B      Mechanical energy  through the use of high  shear  mixers.

B      Chemical energy  through the use of emulsifiers.

In practice, both  forms  of energy  would be used  to deliver a longer-term stable product.

Note: The range of products available  for use  is wide, and careful consideration should be given to the best  type to achieve maximum  active  delivery and good  patient  compliance.

Emulsifiers are  materials that  have  an  affinity  for  both  the  oil  and  water phases, and  as such,  sit at the interface of the two  phases. There  are a number of types,  as shown in Table 3.

Anionic  emulsifiers have  increasingly become  replaced by nonionic systems, as they offer the formulator much  greater flexibility  in terms  of range,  end product characteristics, mildness, and  compatibility with  actives.  Cationic  emulsifiers are only rarely  used.

With the myriad of emulsifiers that are available for the formulator, the choice is not an easy one. Considerations such as compatibility with actives and excipients and  finished product stability are clear priorities, but significant thought should be given  to ease  of use  (both  in terms  of laboratory and  large  scale),  safety  profile, supply chain  and,  of course,  price.

For systems in which  the formulator has decided to use nonionic emulsifiers, help  is available in deciding the  type  of emulsifier. Known as the  Hydrophilic – Lipophilic Balance  (HLB) system, it gives  the  formulator an  indication (within a

given molecule) of the balance between affinity for oil and water. HLB uses a simple numbering system to  indicate the  relative   balance.   In  the  system, 1 represents highly  lipophilic (oil-loving) and  20 represents highly  hydrophilic (water-loving). Figure  3 illustrates how  this is achieved in practice.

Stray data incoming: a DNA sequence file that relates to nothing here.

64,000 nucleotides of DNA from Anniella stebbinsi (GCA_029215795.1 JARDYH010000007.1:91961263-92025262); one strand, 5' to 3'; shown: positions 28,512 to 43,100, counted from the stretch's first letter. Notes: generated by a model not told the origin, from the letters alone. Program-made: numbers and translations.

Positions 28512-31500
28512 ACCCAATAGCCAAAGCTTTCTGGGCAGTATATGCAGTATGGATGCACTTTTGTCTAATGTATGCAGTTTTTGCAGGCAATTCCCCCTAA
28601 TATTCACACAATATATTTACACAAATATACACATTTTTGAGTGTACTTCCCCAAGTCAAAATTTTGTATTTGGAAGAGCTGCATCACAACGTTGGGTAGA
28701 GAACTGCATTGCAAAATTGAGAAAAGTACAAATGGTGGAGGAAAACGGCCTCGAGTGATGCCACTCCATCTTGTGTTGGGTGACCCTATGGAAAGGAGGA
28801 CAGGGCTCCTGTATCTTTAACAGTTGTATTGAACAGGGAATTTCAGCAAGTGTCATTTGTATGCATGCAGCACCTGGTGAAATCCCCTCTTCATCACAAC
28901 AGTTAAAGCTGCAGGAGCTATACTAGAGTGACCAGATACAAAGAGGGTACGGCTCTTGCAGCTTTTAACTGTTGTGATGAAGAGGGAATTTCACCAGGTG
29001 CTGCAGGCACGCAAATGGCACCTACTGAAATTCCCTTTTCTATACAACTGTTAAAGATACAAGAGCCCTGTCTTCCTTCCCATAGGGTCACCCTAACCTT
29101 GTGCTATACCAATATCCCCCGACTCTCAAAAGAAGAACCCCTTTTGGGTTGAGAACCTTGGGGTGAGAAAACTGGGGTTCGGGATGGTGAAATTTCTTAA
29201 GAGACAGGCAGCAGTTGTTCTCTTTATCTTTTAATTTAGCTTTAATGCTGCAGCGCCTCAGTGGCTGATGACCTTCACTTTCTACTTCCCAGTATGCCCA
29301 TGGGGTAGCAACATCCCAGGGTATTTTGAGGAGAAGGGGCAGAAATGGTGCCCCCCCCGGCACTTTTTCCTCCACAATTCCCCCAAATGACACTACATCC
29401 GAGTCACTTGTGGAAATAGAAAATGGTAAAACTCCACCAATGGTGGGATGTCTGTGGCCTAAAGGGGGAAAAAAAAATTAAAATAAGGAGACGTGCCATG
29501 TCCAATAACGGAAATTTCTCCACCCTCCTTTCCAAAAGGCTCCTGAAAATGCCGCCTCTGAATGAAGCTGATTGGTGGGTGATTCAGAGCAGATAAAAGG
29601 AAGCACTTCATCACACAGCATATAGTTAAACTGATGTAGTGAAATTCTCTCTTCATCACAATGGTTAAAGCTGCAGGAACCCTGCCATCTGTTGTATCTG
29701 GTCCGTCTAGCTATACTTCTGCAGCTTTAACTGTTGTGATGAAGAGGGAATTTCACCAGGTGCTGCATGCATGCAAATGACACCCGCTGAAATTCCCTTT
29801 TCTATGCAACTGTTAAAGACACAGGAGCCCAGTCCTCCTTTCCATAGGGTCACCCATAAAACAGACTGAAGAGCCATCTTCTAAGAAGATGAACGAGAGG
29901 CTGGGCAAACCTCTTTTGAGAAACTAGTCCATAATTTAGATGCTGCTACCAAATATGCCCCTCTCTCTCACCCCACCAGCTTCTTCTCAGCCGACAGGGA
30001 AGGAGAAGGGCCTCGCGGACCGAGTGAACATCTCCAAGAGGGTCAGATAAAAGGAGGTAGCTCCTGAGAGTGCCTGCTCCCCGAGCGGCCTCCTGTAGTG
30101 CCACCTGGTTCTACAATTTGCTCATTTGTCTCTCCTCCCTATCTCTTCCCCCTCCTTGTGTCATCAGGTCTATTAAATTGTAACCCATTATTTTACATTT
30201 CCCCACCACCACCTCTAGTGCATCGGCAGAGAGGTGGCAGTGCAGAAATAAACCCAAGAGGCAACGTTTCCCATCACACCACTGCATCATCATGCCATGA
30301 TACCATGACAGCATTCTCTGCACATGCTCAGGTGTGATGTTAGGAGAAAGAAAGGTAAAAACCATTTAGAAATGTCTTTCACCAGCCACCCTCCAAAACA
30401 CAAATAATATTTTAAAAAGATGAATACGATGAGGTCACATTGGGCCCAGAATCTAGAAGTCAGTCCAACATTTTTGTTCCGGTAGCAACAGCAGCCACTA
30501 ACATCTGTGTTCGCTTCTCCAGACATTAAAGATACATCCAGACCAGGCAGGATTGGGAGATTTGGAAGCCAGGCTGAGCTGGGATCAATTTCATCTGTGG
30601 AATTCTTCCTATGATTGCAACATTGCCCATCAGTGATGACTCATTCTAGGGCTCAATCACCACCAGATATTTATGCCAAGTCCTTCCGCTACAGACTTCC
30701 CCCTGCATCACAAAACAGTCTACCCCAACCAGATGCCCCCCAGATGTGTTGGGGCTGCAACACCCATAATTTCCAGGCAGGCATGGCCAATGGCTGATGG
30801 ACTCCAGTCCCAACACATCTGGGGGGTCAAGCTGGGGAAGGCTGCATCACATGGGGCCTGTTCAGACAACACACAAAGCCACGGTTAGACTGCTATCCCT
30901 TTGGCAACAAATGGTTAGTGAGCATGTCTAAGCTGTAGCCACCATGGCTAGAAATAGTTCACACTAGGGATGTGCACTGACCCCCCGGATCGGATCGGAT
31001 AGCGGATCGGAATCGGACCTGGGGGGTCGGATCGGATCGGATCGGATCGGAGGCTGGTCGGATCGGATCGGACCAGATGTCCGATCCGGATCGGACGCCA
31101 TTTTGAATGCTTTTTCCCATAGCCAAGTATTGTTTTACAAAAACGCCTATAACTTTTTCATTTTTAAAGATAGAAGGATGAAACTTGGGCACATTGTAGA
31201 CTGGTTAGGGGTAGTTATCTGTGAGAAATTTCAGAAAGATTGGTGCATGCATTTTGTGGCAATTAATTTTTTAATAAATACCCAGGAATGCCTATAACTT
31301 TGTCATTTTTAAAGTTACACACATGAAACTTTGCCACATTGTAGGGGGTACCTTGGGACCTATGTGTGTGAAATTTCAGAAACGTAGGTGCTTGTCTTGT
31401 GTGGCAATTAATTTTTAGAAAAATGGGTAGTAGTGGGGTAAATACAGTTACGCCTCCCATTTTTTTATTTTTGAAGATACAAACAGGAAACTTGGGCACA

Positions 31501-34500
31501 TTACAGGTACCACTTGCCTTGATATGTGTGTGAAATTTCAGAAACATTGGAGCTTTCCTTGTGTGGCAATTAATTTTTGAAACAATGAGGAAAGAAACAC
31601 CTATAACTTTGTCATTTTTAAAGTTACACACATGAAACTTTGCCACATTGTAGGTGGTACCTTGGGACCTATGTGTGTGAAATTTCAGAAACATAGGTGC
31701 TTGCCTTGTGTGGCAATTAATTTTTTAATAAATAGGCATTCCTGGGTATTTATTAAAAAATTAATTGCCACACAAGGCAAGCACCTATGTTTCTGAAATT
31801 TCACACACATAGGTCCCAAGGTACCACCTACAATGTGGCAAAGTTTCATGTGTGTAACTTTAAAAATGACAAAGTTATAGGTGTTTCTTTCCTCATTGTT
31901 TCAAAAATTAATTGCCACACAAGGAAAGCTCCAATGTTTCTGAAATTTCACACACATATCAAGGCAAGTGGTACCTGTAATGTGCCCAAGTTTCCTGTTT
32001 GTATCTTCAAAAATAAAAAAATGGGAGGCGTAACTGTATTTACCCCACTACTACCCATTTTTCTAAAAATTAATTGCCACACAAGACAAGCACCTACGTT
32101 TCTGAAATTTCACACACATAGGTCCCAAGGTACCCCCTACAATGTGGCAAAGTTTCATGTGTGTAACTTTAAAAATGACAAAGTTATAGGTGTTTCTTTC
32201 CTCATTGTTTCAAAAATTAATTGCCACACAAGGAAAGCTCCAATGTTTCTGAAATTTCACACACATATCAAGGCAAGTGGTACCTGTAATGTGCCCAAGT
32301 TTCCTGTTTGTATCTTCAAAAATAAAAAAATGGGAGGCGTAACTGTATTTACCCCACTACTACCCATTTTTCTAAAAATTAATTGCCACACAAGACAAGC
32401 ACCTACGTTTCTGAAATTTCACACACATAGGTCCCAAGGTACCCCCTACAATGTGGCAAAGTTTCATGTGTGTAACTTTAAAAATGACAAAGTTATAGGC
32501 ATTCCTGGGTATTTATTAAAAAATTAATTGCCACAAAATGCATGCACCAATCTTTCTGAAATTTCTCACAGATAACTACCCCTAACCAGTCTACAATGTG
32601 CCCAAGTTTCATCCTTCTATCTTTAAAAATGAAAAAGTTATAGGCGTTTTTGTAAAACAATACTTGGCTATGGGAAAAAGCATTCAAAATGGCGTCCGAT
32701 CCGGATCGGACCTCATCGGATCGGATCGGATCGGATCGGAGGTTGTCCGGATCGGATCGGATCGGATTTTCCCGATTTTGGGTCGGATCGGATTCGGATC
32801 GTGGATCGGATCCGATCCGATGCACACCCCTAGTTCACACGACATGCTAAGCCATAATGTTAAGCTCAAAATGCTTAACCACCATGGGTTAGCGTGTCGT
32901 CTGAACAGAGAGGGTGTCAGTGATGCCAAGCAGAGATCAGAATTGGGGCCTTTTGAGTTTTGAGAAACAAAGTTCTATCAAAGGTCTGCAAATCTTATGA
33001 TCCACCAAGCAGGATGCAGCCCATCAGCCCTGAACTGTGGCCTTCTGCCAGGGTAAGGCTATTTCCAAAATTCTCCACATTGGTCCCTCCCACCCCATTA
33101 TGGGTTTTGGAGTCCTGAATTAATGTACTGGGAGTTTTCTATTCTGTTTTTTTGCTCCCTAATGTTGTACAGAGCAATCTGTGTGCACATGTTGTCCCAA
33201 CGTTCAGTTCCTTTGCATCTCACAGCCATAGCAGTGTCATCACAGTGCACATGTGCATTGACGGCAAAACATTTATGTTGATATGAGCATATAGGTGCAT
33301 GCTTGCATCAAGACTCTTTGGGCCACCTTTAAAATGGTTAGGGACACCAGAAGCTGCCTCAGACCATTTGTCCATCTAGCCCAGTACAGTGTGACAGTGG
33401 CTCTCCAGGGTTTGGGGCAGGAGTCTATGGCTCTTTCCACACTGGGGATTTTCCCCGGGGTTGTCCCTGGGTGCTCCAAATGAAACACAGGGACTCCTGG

The  HLB  number is  determined  experimentally by  producing emulsions with  oils  of  known HLB,  or  by  theoretical calculation based   on  the  chemistry of the molecule. A blend  of high  and  low HLB emulsifiers will generally be more effective  than   a  single  emulsifier that  yields   an  equivalent HLB,  as  illustrated in Figure  4.

The types  of oils used  in the  formulation will  determine the  required  HLB number. Formulators need  to consider the type  of emulsion they  are intending to make  as this  can  affect the  choice  of emulsifier system required. For example, to emulsify Paraffinium Liquidium (2):

Required HLB for oil in water:     10  12

Required HLB for water in oil:         4  5

The choice  of oils will  be determined by the  desired texture of the  finished product. Such blends are determined by trial and error until optimum product per- formance is  achieved. Other   ingredients that  might   form  part  of  the  emulsion system  include  humectants,  water  phase   thickeners,  such   as   carbomer and xanthan gum,  preservatives, and  fragrance.

Surfactant Systems

An important part  of acne treatment is ensuring that the affected  area is kept clean. This product category is clearly important in achieving this objective. Although the emulsifiers, described in the previous section, are surfactant in nature, their concen- tration is significantly lower  than  that  found in many  washing products such  as shampoos and  shower gels.

FIGURE 3    Nonionic  emulsifier,   Cetearyl Glucoside [Tegow   Care   CG90   (Goldschmidt  GmbH, Essen,   Germany)], illustrating   the   balance  between  hydrophilic   and   lipophilic  entities.   The Hydrophilic – Lipophilic Balance of this molecule  is 11+1 and  by manipulating the  number  of units on  either  side,  changes the  balance and  with it the  likelihood of being  able  to produce different emulsion  types. Source: Diagram  courtesy Degussa Goldschmidt Personal Care.

The classification given  in Table 3 remains applicable here,  although Table 4 indicates the relative  merits  of these  materials for this application.

The  primary purpose  of  surfactant products  in  acne  applications  is  the removal of  surface   oils.  While  it  is  possible to  add   active  ingredients to  such systems, formulators  must   remember that  they  are  wash-off products  and  the degree of deposition of active  can vary.

Formulating surfactant products is not  simply a matter of maximizing the level  of surfactant. Even  in oily skin,  excessive  defatting remains a problem, and the   balance   between  cleanliness  and   drying/irritation  should  be  taken   into account. Due  to  their  nature, surfactants tend   to  form  the  micellular structure shown in Figure  5.